This does seem to be one of those cases where the consequences of celebratory actions can be a lot more serious than the physics would suggest …the actual casualty stats are pretty shocking in themselves.

High mortality rate

Admittedly, bullets fired into the air usually fall back at speeds much lower than those at which they leave the barrel of a firearm.

But the mortality rate among those struck by falling bullets is about 32%, compared with about 2% to 6% normally associated with gunshot wounds.

The higher mortality rate is related to the higher incidence of head wounds from falling bullets.

So never mind the physics … here’s the sort of thing that HAPPENS …

  • July 22, 2003: More than 20 people were reported killed in Iraq from celebratory gunfire following the deaths of Saddam Hussein’s sons Uday and Qusay.
  • At the funeral of Yasser Arafat in 2005 when his mourners unleashed a barrage of bullets into the air, Palestinian officials later told us nine people had been hurt by those bullets returning to earth, one critically.
  • February 25, 2007: Five people were killed by stray bullets fired at a kite festival in Lahore, Pakistan, including a 6-year-old schoolboy who was struck in the head near his home in the city’s Mazang area.
  • July 29, 2007: At least four people were reported killed and 17 others wounded by celebratory gunfire in the capital city of Baghdad, Iraq, following the victory of the national football team in soccer’s Asian Cup. Celebratory gunfire occurred despite warnings issued by Iraqi security forces and the country’s leading Shiite cleric, Grand Ayatollah Ali al-Sistani, who (fair play to him) forbade the gunfire with a religious fatwā!
  • In 2010, the BBC reported, a Turkish bridegroom killed three relatives when he fired an AK-47 at his own wedding

And that’s why three days ago, after the fall of Tripoli and the near-cessation of the battle for the streets, John Simpson stood reporting for the BBC Radio 4 Today programme from a hospital ward full of gunshot casualties where freshly wounded folk lay dying … they weren’t exactly  celebrating the celebratory gunfire,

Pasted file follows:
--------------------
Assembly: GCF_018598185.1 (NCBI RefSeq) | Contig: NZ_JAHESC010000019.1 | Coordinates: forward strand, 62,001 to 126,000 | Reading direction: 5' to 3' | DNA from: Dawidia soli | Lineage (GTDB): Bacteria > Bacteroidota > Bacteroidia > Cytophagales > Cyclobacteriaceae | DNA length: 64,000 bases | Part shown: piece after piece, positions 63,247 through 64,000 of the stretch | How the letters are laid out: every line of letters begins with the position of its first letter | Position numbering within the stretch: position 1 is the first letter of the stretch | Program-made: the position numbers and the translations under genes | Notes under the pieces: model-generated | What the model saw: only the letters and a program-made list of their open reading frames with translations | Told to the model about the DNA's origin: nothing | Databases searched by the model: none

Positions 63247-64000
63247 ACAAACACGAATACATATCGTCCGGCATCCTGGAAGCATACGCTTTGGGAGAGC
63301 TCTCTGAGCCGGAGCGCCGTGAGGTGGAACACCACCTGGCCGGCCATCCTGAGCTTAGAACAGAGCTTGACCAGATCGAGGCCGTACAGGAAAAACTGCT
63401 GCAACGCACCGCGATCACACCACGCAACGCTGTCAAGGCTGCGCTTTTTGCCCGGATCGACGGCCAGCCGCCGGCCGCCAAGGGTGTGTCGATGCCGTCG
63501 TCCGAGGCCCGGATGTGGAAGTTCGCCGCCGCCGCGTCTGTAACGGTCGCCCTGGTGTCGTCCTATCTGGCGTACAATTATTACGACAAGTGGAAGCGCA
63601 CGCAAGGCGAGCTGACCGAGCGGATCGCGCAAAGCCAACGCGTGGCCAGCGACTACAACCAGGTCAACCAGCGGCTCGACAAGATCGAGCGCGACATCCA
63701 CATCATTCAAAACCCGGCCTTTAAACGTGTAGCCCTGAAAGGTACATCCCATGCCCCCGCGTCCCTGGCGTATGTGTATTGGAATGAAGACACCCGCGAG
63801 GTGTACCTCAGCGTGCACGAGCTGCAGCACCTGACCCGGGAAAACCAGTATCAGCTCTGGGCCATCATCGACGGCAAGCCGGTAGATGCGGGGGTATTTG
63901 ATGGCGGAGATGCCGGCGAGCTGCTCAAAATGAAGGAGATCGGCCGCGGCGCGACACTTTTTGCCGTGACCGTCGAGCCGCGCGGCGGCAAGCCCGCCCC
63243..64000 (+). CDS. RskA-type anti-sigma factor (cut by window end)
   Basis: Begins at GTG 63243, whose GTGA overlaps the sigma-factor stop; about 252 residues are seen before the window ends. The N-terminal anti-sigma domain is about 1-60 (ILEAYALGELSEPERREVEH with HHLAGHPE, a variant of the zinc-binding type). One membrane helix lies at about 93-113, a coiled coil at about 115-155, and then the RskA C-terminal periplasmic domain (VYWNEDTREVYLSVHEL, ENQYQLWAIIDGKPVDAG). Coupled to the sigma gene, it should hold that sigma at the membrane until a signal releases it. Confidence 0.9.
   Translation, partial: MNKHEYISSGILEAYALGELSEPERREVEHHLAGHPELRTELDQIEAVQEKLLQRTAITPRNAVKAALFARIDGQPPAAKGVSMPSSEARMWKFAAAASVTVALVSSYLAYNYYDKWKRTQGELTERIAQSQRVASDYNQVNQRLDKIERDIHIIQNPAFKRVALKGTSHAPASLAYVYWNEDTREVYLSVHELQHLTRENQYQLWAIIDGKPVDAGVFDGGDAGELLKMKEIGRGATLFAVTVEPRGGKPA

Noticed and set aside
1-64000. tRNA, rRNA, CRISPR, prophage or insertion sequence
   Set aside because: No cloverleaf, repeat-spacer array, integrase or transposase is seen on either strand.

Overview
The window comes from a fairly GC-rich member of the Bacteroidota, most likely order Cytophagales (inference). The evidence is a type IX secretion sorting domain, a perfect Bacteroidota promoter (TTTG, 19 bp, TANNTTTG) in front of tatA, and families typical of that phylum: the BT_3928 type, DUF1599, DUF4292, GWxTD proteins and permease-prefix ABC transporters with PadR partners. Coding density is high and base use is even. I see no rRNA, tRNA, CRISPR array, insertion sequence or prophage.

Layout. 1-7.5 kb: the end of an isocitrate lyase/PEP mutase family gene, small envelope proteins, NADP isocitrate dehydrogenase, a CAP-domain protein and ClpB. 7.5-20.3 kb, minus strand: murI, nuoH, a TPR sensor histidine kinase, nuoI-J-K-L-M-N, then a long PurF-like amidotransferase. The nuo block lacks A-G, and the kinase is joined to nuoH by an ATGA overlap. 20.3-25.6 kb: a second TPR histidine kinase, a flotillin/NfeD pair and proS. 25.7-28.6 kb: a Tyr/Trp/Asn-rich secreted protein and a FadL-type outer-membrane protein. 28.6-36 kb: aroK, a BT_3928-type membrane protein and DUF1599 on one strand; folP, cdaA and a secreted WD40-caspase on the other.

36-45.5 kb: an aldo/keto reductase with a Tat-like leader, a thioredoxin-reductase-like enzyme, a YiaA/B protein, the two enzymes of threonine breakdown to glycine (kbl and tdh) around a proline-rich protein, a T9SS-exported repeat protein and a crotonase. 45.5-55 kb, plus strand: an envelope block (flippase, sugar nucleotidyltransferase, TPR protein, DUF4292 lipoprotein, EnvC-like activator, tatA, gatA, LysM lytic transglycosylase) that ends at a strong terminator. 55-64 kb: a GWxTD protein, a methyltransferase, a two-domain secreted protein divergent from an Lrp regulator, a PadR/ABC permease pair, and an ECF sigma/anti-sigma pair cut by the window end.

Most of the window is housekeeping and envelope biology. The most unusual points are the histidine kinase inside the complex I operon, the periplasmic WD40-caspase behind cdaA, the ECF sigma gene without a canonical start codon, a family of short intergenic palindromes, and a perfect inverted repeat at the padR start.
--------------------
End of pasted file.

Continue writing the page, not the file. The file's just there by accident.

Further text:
and CNN’s Sara Sidner was clearly rattled during a recent live report while ecstatic fighters emptied their magazines into the air.

And it all made me reflect on the way public celebration suspends people’s better judgement.

You can be pretty confident as you stand in the street celebrating that if you fire your AK 47 straight up into the air, the bullet isn’t going to land on YOUR head.

But it may well fall on the head of someone so far away they never heard the shot … and kill them.

So in this or any other situation, it’s Cain’s question that arises.

Cain’s question

“Am I my brother’s keeper?” asked guilty Cain in Genesis 4 as his brother’s blood cried out to Heaven.

Of course, we’d rather NOT be, because then we’d be free to please ourselves.

But the trouble is we all live in the same space.

What I do without a second thought can easily, easily hurt.

And if we’re going to be honest, I very often have done …


About welshrev

Simon is a church planting pastor and Rural Chaplain based at Grace Church Llandeilo and serving the Heart of Wales. He has a Facebook page as Rev Simon Bowkett and the Grace Church website has lots of information and resources at www.grace-llandeilo.org.uk Facebook page is 'Grace Christian Community Llandeilo' ... you would be welcome to drop by there for a chat!